Corals are animals that belong to the phylum cnidaria, like jellyfish and fire corals. For 400 million years, corals have been successful evolutionary competitors. There are many different types of corals, including soft corals, sea fans, and stony corals. The modern stony corals, the scleractinians, have existed for around 240 million years. There are currently 25 families and about 1500 species of stony corals. Most live in colonies consisting of hundreds to thousands of genetically identical, interconnected tiny polyps. Together, they form a skeleton through accretion of calcium carbonate. These massive calcareous structures build up what we know as a coral reef.
Corals have a simple body plan (coral anatomy by NOAA). An inner and an outer cell layer form an enclosed space, the gastrovascular cavity, where the coral's prey is digested. As sessile organisms, corals filter the surrounding water with their tentacles subsisting on plankton and organic matter. However, they do not rely on these food sources alone. Most tropical corals live in symbiosis with unicellular algae called zooxanthellae. The algae contribute essentially to the corals’ nutrition by transferring photosynthetically derived metabolites to their coral hosts.
Coral reefs are highly productive ecosystems hosting a high diversity of species, but apparently thrive in a nutrient poor environment. Charles Darwin already puzzled over this intuitively contradicting facts, which became known as Darwin's Paradox. This mystery, not truly unraveled yet, can be explained by the close coupling between organisms and functional groups, enabling an effective recycling of matter and nutrients within the coral reef ecosystem. That means, the coral reef ecosystem is self-perpetuating.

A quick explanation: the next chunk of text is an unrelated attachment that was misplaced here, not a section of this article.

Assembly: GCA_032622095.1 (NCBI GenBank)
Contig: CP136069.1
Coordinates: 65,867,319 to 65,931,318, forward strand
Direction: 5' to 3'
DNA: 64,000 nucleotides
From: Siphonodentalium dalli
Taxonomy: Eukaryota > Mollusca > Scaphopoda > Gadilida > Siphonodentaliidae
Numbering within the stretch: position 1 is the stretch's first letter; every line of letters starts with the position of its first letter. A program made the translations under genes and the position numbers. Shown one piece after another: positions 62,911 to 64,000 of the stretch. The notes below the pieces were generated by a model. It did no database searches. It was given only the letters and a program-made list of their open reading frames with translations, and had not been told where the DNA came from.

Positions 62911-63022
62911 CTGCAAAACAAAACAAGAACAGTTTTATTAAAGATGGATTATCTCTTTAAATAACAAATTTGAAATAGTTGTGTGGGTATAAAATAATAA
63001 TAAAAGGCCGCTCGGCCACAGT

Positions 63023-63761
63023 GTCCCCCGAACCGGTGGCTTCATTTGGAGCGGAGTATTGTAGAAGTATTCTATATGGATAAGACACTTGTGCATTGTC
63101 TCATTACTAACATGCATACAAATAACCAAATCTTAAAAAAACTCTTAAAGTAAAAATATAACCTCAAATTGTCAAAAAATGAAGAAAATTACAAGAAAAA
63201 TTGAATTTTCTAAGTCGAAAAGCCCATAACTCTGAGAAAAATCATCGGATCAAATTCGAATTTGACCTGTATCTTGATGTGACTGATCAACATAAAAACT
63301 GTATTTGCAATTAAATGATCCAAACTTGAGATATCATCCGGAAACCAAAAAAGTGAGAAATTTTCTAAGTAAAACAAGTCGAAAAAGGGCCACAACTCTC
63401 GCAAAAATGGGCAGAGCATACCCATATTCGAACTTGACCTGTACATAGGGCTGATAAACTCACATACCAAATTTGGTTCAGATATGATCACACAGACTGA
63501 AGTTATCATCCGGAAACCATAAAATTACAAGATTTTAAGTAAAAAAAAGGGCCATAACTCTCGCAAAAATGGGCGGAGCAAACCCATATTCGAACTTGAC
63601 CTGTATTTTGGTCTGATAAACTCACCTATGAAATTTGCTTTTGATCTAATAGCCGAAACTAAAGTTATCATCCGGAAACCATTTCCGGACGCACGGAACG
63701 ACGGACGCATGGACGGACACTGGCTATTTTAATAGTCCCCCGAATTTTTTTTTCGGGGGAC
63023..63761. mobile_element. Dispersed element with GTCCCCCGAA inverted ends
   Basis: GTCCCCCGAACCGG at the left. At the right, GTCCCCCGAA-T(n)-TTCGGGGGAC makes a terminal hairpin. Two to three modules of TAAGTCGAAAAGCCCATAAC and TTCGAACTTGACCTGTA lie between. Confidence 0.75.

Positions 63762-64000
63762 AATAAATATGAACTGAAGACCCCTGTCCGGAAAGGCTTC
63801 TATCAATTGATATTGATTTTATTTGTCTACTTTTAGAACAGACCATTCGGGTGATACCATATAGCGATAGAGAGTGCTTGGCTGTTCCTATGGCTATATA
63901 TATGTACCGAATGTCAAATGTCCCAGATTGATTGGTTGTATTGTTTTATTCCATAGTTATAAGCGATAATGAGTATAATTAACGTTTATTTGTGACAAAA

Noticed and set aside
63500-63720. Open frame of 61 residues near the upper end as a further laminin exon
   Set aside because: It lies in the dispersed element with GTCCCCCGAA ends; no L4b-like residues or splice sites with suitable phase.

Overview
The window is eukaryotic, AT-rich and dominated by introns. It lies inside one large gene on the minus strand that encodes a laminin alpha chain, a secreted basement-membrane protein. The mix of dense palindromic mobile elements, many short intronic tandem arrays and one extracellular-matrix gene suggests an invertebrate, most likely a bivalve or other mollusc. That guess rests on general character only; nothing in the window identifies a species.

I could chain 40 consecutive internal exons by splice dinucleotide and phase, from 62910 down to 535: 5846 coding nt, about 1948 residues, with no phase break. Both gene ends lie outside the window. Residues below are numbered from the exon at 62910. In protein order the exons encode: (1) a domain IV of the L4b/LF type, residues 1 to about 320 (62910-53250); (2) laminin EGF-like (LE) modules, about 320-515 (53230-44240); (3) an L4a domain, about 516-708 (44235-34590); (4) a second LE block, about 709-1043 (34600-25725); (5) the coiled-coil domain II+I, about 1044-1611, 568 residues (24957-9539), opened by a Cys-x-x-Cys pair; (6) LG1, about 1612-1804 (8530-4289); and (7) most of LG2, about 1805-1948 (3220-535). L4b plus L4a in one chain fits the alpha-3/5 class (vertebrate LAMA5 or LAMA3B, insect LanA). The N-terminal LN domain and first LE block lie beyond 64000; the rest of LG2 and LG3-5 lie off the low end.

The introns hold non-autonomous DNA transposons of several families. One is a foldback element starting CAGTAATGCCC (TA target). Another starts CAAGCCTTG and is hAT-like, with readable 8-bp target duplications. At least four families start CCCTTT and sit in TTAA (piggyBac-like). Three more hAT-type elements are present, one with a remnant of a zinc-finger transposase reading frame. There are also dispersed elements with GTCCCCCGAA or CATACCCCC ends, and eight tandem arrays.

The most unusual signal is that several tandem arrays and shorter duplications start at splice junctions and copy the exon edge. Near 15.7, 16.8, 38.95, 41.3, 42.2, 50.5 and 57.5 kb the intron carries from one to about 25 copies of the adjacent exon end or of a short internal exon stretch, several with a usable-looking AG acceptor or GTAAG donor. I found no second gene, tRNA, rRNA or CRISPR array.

One clear example of this coupling between organisms and functional groups is the relationship between corals and their symbiotic algae. In a world where there is tremendous competition for space, and predators lurk everywhere, the coral host gives shelter to the zooxanthellae and fosters their photosynthesis with the corals’ metabolic waste products. The algae, in turn, supply their host with sugars and amino acids, often meeting most of the coral's needs. Thus, this symbiosis not only connects the functional groups algae and stony corals, in particular connecting photosynthetic energy conversion directly to animal metabolism, but it also ensures an efficient recycling of nutrients within the reef ecosystem.
You can read more facts about corals and reefs at NOAAs coral 101 (US National Ocenanic and Atmospheric Administration, coral reef conservation program) or at Nature.com's knowledge project about coral reefs.
Title pic: Bart Shepherd, California Academy of Sciences